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Advancing and Advocating for Social Justice & Equity




Positive Academic Identities

Click the EVIDENCE links for annotated bibliographies of supporting research.
 

Students perceive themselves and members of their own identity groups as intellectually capable and able to achieve at very high levels. They connect their own knowledge and sense of purpose with challenging academic skills and concepts. They are able to use tools of inquiry to ask questions, develop informed opinions, and co-construct knowledge with peers and adults, and they communicate knowledge clearly, using multiple forms of communication. Students use these academic skills to develop social justice in their schools and communities.

EVIDENCE shows that students of color, English language learners (including those from poverty backgrounds), and girls can learn to perceive themselves and members of their own socio-cultural background as intellectually capable and able to achieve at very high levels, when teachers hold high expectations of them, build supportive family-like relationships with them, connect the curriculum to what they know outside school, and use active teaching strategies that are personalized to fit the students.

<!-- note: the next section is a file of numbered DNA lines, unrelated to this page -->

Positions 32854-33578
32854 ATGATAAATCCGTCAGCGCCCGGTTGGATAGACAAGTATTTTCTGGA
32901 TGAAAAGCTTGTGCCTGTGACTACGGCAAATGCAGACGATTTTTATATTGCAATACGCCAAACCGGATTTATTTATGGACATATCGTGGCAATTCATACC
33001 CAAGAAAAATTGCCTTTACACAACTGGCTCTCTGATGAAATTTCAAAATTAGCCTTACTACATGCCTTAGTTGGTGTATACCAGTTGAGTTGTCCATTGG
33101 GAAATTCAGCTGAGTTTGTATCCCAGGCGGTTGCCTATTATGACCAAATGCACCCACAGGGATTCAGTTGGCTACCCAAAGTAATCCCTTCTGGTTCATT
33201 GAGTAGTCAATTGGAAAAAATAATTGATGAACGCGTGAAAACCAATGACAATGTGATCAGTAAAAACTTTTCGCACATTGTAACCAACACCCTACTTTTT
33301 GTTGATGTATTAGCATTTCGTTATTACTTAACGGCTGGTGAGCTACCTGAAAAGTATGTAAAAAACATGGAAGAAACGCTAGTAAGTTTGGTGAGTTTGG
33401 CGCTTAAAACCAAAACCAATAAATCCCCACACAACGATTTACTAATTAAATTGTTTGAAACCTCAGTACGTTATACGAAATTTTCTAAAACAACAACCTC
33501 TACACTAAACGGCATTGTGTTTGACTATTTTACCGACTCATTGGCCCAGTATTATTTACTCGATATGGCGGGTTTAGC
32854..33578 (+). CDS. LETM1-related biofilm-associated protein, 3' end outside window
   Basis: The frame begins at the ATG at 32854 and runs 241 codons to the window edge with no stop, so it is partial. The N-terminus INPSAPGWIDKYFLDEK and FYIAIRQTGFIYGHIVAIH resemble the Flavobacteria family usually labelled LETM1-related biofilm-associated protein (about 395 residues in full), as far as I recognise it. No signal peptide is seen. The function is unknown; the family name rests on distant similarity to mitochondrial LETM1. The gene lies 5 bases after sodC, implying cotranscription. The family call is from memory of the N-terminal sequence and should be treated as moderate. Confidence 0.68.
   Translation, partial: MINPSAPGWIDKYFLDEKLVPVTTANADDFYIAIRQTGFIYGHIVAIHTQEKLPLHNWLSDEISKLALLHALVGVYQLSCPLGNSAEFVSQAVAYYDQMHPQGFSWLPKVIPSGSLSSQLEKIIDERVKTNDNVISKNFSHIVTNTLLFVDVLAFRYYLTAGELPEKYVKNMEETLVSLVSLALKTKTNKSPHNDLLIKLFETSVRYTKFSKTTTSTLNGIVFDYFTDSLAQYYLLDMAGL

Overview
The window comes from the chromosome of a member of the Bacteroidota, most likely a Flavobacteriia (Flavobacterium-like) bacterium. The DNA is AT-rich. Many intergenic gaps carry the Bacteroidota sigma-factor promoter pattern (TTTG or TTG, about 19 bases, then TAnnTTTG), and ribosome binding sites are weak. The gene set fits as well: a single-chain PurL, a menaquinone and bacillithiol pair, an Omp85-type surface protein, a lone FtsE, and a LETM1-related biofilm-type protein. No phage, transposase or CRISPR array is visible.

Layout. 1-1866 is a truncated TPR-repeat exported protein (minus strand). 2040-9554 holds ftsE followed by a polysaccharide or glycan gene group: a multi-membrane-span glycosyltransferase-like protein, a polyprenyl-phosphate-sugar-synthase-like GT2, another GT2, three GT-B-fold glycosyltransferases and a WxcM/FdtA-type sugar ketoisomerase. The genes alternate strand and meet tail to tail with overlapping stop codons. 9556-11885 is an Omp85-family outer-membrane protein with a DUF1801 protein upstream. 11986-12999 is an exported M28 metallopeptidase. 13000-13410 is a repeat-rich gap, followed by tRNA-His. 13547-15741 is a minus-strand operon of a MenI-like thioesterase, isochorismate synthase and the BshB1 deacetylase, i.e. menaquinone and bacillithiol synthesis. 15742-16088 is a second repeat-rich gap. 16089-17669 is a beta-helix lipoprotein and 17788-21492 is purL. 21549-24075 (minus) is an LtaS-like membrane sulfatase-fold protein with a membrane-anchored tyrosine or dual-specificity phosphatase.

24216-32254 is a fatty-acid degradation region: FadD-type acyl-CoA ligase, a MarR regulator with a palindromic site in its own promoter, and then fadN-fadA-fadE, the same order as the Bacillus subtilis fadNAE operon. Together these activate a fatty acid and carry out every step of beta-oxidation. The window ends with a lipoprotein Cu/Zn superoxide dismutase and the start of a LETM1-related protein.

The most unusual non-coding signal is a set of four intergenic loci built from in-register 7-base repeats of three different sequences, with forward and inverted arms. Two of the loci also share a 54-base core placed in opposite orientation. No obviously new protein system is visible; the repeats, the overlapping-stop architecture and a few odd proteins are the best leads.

EVIDENCE shows that students of color can learn to connect their own knowledge and sense of purpose with challenging academic skills and concepts when the curriculum and pedagogy explicitly build on their experiences and cultural frames of references from their lives outside school.


EVIDENCE shows that students of color can learn to use tools of inquiry to ask questions, develop informed opinions, co-construct knowledge with others, communicate knowledge clearly using multiple forms of communication, and use academic skills to develop social justice consciousness action in their schools and communities when curriculum and pedagogy are explicitly designed to teach these skills in relationship to what students already know and care about.
 

EVIDENCE shows that students can learn to express pride, confidence and healthy self-esteem without denying the value and dignity of other people, through a curriculum, pedagogy and classroom relationships that affirm their ethnic, racial, gender, and other identities.
 

  
Academic Identities    Positive social identities
    Respectful engagement with diverse people
    Social justice consciousness
    Social justice action